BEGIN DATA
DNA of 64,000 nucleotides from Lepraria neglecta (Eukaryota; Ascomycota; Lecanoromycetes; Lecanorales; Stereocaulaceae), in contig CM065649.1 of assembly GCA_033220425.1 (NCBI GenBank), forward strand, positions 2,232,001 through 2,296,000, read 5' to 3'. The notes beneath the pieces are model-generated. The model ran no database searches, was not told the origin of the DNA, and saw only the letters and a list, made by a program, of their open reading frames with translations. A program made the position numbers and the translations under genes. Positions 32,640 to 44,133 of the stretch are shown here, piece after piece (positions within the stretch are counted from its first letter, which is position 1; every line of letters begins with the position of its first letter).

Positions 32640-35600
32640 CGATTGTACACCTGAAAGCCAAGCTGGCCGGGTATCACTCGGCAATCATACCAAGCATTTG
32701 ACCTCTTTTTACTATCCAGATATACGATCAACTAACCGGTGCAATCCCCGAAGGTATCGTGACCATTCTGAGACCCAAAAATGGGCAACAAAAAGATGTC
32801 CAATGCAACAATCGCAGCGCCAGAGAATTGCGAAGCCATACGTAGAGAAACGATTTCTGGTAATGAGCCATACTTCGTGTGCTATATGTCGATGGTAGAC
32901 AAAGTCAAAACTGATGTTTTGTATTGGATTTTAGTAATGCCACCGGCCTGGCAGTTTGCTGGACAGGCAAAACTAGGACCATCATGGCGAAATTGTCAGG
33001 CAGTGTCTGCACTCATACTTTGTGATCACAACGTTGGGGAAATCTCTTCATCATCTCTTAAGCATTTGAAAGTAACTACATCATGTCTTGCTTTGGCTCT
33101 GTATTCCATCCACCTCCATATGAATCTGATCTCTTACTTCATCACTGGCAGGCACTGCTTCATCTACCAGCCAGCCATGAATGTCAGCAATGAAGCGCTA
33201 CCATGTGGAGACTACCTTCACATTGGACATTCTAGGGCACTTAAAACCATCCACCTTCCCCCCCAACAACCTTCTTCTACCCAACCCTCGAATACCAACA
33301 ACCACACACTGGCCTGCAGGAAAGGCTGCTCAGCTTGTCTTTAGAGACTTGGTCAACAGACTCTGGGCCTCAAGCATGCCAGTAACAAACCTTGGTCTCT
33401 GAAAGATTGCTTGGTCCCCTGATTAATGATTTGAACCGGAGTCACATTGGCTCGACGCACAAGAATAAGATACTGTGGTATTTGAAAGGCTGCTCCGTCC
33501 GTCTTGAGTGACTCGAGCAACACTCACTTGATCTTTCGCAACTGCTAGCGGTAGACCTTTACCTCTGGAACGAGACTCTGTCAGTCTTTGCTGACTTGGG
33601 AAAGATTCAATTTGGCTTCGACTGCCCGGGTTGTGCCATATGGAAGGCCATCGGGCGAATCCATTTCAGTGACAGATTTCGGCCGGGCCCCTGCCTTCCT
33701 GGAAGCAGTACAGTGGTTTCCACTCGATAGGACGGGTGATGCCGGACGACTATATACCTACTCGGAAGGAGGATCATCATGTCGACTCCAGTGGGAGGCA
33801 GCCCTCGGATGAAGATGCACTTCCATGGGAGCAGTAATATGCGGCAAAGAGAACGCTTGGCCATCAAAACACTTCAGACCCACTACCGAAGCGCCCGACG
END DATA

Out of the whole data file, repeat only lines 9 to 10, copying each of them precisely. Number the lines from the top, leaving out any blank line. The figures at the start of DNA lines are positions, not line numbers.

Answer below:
33201 CCATGTGGAGACTACCTTCACATTGGACATTCTAGGGCACTTAAAACCATCCACCTTCCCCCCCAACAACCTTCTTCTACCCAACCCTCGAATACCAACA
33301 ACCACACACTGGCCTGCAGGAAAGGCTGCTCAGCTTGTCTTTAGAGACTTGGTCAACAGACTCTGGGCCTCAAGCATGCCAGTAACAAACCTTGGTCTCT